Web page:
A sign on a mosque door in India warns outsiders—that is, members of conservative Muslim sects—to keep out. “These are dangerous times,” one mosque member told the Washington Post. “We cannot trust anybody.” Such is the climate in India, where moderate Muslims feel besieged by conservatives, and fear groups such as the so-called “Indian Mujahidin,” which have killed dozens in recent bombings.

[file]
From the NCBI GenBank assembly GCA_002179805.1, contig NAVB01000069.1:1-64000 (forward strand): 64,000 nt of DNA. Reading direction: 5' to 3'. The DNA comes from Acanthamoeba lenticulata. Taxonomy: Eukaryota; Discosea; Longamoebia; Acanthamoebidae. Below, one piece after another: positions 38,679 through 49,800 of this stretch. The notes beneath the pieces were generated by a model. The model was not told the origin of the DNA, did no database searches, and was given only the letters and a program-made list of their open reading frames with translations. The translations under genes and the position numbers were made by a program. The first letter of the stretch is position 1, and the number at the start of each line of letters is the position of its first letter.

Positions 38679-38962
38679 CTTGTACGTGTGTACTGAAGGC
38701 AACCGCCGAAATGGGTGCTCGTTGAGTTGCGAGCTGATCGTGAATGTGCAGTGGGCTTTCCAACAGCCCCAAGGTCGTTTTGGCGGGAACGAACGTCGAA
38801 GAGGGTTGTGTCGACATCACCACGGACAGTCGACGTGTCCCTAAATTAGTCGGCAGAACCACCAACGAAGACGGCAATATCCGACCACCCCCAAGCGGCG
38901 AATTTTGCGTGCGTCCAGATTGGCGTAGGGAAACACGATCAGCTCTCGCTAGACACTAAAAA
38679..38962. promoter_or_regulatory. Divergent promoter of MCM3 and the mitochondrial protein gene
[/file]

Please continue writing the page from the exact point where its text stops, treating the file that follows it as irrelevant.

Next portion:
But most conservatives say they just have a stricter view of Islam. “We do not belong to any group. We are just good Muslims,” said one cleric who advocates Wahhabi, a rising Saudi-born school. Most Indian Muslims are Barelvi Sunnis, who believe in Sufism, which the Wahhabi find blasphemous. “But our doors are open,” the cleric said. “We do not put up signs.”